Hello Bill. Although this post is not so young anymore, I decided to log in just to say thank you for your brilliant contribution. Your EasyTransfer library is truly helpful in many ways and it just saved me important time as I connected six ATMEGA328 microcontrollers together through the I2C bus in order for them to share relevant amounts of data with each other. For the time being, all I can say is that I cannot thank you enough for your thoughtfulness, for your generosity, and for your inspiring creativity. More so, just as youngsters say nowadays, you are truly the man! Thank you Mr. Porter.

      Now, on a parallel line of thought, and as a merely poor-strive to help others in using your clever library, I’d like to share my experience when I was striving to send 18 floating-point variables from the master to one of the other five slaves within my arrange. Taking into consideration that each floating number is comprised of 4 bytes, it is correct to say that I was striving to send a data package at least 72 bytes long. As you already know, under normal circumstances and unmodified libraries on any kind within the Arduino realm, the maximum size for the data stream to share via the I2C bus is normally limited to 28 bytes per each data-sharing object created through your library and, beyond that, things just get “blank” for the microcontrollers and “nasty” for whoever needs a broader communications’ width-band.

      After a “fortunate” analysis, just to frame my sad situation within the words’ domain, and after the dust of my deep disappointment settled down, I undertook the challenge of writing down my own communications protocol. That way, after the initial cursing episode gave in, I began by deciphering, not to say “by striving to understand” the “wire” library, in a modest attempt to use it as the foundation for whatever code I could come up with. To my surprise, I did not need to go far on this matter, for I noticed right from the start, that the “wire” library sets 32 bytes-long data-buffers to deal with whatever it needs to deal when it is summoned to work. It turned out that the window of opportunity was not shut to me after all and, to get my feet wet, so to speak, I began by changing the “wire” library’s buffers’ sizes to accommodate things for my particular needs. As I ran my sketch once more, your outstanding code took care of the rest, and the six microcontrollers were now exchanging data related to 18 floating point variables! Evidently, the larger buffers’ sizes within the “wire” library yielded in larger memory demands for the microcontrollers; nevertheless, the changes work seamless for as long as I do not exceed the controllers’ memory capacities and for as long as I leave enough dynamic memory left for them to function properly. Once again, thank you very much Mr. Porter…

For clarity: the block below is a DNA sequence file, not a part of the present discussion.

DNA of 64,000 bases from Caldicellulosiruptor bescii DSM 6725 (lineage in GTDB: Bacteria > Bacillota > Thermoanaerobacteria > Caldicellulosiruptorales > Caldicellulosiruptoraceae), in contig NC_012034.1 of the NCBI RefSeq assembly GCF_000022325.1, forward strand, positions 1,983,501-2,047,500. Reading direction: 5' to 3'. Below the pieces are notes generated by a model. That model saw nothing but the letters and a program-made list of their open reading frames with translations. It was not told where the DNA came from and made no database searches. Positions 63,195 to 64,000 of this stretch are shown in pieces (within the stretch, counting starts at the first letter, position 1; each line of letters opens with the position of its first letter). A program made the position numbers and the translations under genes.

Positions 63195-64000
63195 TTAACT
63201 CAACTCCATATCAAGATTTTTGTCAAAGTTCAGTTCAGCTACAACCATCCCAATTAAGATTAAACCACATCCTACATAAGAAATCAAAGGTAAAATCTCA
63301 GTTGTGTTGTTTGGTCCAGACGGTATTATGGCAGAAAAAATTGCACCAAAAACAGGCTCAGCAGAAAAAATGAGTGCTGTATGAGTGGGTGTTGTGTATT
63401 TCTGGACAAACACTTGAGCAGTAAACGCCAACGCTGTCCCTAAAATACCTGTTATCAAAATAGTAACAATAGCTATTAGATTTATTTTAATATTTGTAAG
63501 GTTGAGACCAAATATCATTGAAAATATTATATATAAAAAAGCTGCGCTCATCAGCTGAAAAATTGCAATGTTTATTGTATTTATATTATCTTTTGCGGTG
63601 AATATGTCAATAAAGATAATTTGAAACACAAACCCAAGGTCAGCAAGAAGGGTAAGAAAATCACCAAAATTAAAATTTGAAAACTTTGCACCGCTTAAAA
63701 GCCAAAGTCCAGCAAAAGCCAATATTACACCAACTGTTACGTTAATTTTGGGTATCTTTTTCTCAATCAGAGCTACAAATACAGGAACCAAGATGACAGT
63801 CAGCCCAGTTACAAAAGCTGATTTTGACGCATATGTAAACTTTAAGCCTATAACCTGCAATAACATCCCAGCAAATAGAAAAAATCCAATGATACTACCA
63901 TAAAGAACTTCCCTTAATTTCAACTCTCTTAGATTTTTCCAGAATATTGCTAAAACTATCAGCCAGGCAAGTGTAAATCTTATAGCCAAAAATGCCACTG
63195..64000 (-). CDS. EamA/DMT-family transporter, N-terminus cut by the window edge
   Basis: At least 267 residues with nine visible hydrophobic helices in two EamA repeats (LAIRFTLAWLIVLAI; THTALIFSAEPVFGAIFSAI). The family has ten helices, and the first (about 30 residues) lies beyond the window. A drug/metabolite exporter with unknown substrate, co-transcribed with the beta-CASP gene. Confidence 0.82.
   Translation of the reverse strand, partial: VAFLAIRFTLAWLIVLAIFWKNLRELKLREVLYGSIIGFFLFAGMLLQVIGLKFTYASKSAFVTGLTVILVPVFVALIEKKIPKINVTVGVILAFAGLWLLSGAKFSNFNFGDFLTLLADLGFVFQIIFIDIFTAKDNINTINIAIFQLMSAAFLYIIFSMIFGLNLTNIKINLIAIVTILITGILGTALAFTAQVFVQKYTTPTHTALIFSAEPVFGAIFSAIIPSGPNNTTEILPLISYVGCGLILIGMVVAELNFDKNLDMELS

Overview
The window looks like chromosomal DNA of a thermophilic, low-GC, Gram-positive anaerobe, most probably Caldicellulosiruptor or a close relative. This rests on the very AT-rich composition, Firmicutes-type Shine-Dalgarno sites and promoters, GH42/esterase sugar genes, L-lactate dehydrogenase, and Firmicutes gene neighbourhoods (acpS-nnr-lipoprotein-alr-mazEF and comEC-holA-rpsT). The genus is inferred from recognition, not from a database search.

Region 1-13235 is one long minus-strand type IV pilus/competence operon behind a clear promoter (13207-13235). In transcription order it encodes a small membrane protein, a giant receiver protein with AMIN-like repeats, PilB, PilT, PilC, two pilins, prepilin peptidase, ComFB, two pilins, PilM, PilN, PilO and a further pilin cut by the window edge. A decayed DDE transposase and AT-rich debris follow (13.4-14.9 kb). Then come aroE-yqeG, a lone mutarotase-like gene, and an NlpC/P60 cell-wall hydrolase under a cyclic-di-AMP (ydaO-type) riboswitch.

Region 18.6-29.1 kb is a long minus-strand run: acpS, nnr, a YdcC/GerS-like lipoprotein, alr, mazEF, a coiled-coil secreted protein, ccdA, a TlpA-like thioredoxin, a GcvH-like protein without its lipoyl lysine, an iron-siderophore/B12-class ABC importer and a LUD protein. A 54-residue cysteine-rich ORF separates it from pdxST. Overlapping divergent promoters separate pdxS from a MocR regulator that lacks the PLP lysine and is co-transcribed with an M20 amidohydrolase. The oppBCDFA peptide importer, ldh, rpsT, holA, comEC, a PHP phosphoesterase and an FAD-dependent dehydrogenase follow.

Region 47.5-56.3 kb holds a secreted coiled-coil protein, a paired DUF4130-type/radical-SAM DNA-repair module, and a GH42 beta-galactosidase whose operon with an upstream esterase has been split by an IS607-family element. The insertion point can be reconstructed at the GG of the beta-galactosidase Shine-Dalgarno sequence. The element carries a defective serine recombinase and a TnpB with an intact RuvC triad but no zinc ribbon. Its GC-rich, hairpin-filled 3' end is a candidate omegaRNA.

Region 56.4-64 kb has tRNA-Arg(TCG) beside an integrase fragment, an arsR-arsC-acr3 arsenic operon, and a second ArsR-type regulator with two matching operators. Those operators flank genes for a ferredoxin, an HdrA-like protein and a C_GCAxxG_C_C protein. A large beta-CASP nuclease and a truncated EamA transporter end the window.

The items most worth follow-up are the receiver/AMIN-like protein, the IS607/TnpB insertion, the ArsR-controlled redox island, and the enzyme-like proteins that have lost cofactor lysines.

• BillNo Gravatar says:

        Another options is to send multiple packets, each with an ‘address’ byte so you know which data is in the received packet.

    • Irwan AdinathaNo Gravatar says:

      Hi Bill,

      Thank you for sharing the library, as a beginner yours packet over serial is easiest to use.
      However, I do have some troubles in using it correctly.

      Here is my struct
      struct SEND_DATA_STRUCTURE {
      uint8_t currSpeedFront; //highest speed is 255
      uint8_t currSpeedBack;
      uint8_t maxSpeedFront; //highest speed is 255
      uint8_t maxSpeedBack;
      uint16_t currAltitudeFront; //highes altitude is 65535
      uint8_t currAltitudeBack;
      uint8_t numberOfSats;
      };

      the data of the currAlititudeFront overflow at 255. Is byte is the maximum length I can use for each data ?

    • Hi Bill.
      I would like to try your softEasyTransfer using some cheap “RS485”-boards from Ebay.
      However, I need to use pins 3, 4, 6 as direction control, serial receive and serial transmit, respectively.
      Where in the code do I specify that?

      A short explanation of how I do it in my most recent code:
      When using SoftwareSerial I specify these pins when I start the library:
      //SoftwareSerial RS485Serial(SSerialRX, SSerialTX);
      SoftwareSerial RS485Serial(4,6);

      And I enable or disable the transmit by setting pin 3 (direction control) to high or low
      //digitalWrite(SSerialTxControl, RS485Transmit); // Enable RS485 Transmit
      digitalWrite(3, HIGH);

      Thanks for a superb and FREE code!

    • DE CLARKENo Gravatar says:

      Just wanted to echo the bouquets and thanks from others. I2C is tremendously powerful and useful and … kind of squirrelly and tetchy for Arduino n00bs to use successfully. Your library is exactly what I need for my project. Many thanks for your contribution to a fantastic community.

    • andreasNo Gravatar says:

      Hi, is it possible to use SoftEasyTransfer to transmit and EasyTransfer to receive? Are they compatible to each other?

      Thanks!

    • vivomexaNo Gravatar says:

      I have the library card in my bag.

    • cigixekaNo Gravatar says:

      You want to share the data structure which you have made here.

    • hirafihiNo Gravatar says:

      We like to transfer the things to usb.